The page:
Massage & Bodywork

September/October 2011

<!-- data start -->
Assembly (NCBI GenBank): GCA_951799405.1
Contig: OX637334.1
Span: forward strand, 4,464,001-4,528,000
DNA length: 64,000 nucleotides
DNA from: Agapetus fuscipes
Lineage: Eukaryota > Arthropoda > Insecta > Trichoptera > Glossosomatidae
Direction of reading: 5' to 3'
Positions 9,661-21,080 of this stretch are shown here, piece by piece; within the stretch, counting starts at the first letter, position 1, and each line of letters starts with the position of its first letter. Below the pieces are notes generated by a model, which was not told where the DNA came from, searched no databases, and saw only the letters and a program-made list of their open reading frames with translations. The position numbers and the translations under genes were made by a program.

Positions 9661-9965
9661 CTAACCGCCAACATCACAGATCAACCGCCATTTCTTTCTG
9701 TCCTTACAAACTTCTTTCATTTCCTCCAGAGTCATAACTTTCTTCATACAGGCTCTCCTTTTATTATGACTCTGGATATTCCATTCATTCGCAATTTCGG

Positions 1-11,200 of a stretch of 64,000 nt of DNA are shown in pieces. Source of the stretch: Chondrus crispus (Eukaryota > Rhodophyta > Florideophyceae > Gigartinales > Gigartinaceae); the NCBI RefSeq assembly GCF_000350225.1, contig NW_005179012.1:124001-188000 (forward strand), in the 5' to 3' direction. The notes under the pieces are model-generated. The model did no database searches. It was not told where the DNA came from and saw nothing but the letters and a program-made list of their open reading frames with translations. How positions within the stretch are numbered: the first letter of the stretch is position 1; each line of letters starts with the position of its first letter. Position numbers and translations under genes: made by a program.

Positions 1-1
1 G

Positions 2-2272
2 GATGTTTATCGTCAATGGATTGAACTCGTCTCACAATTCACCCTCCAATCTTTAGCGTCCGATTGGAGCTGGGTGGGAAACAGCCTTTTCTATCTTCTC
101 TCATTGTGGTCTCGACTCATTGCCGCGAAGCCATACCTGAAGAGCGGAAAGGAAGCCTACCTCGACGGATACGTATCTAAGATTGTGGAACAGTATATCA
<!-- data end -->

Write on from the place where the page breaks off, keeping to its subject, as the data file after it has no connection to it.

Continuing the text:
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VISIT ABMP.COM TO LEARN MORE ABOUT TIL LUCHAU'S SIX-PART WEBINAR SERIES TITLED "ETHICS FOR THE REAL WORLD," WHICH WILL BEGIN ON SEPTEMBER 28, 2011. You can see techniques from this column in Massage & Bodywork's digital edition, which features a video clip from Advanced-Trainings. com's Advanced Myofascial Techniques DVD and seminar series. The link is available at both www.massageandbodywork. com and the sensations of straightening the affected and unaffected legs, and to direct you to any sites of increased pain. Nerve pain typically radiates distally, so the entrapment causing pain resulting from this test is usually at the site of pain, or proximal to it.4 It makes sense, then, to start at the site of reported pain and work the nerve pathway proximally from there, retesting to track for any changes. VARIATIONS TO THE SCIATIC NERVE GLIDE TEST (NOT PICTURED) 1. Increased sciatic pain when bringing straightened leg across the body (hip fl exion and adduction with knee extension) can indicate piriformis involvement. 2. Placing the sole of the passive leg on the table by raising the knee can help differentiate between lumbar and nonlumbar tethering. Since the knee-up position decreases lumbar extension, suspect tethering at the lumbars (axial sciatica) if raising the knee on the passive side decreases pain. Use what you learn from performing the Sciatic Nerve Glide Test to choose where to work next. Myofascial techniques (such as those I'll describe in our next installment), as well as stretching the rotators, gluteus, or hamstrings, are often particularly effective ways to release the neural sheath adhesions or myofascial restrictions you've discovered with the Sciatic Nerve Glide Test. This test itself can also be helpful as a take-home client exercise to mobilize a tethered nerve. Clients should be cautioned not to do too many repetitions at one time, or to repeat the maneuver more than once per day, so as to avoid continually irritating an already infl amed sciatic nerve. OTHER CAUSES OF APPENDICULAR SCIATIC PAIN In addition to the soft-tissue impingements listed above, the following issues can also contribute to appendicular sciatic pain: • Prolonged sitting, either from direct pressure on the sciatic nerve from wallets, bucket seats, etc., or from postural strain resulting from hip fl exion contracture or posterior pelvic rolling (slumping). • Driving can increase leg tightness from pressing on the gas pedal, as well as from sitting (driving is also a risk factor for disc issues). • Hypertrophy (overdevelopment and enlargement) of the piriformis, rotators, or hamstrings, especially when combined with repetitive motions (as in prolonged exercise). • Structural and tissue changes of pregnancy and postpartum. • Direct trauma to the sciatic nerve, tumors or infections, or scarring or thickening of adjacent soft tissues. Some of the above causes suggest their own solutions, which often involve changes in activities or ergonomics. There are also many reports of appendicular sciatic relief being found in regular stretching (yoga's Pigeon Pose or Eka Pada Kapotasana, in particular), or from balanced strengthening tune in to your practice at ABMPtv 115 (strengthening abductors, for example, can counterbalance hypertoned rotators and adductors). Because appendicular sciatic entrapments are most often soft- tissue restrictions, they frequently respond quite well to focused and thorough hands-on myofascial work. In our next article, I'll describe hands-on techniques for working with the appendicular sciatic nerve entrapments you identifi ed with the Sciatic Nerve Glide Test. faculty, which off ers distance learning and in-person seminars throughout the United States and abroad. He is also a Certifi ed Advanced Rolfer and teaches for the Rolf Institute of Structural Integration. Contact him via and's Facebook page. Til Luchau is a member of the Advanced- NOTES 1 Iain D. Belth et al., "An Assessment of the Adaptive Mechanisms Within and Surrounding the Peripheral Nervous System, During Changes in Nerve Bed Length Resulting from Underlying Joint Movement," from: Moving in on Pain: Conference Proceedings—April 1995 Butterworth-Heinemann; 1st edition (December 27, 1995): 194–6. 2 A.K. Asbury and H.L. Fields, "Pain Due to Peripheral Nerve Damage: An Hypothesis," Neurology 34 (1984): 1,587–90. 3 Iain D. Belth et al., "An Assessment of the Adaptive Mechanisms Within and Surrounding the Peripheral Nervous System, During Changes in Nerve Bed Length Resulting from Underlying Joint Movement." 4 As mentioned in the text, the entrapment site is usually at or proximal to the place where pain is felt by the client. However, referral patterns are common (typically involving gluteus maximus, medius, and minimus; rotators; or hamstrings), and like other referred pain, these are sometimes unpredictable and aren't easily explainable by direct neural connections.

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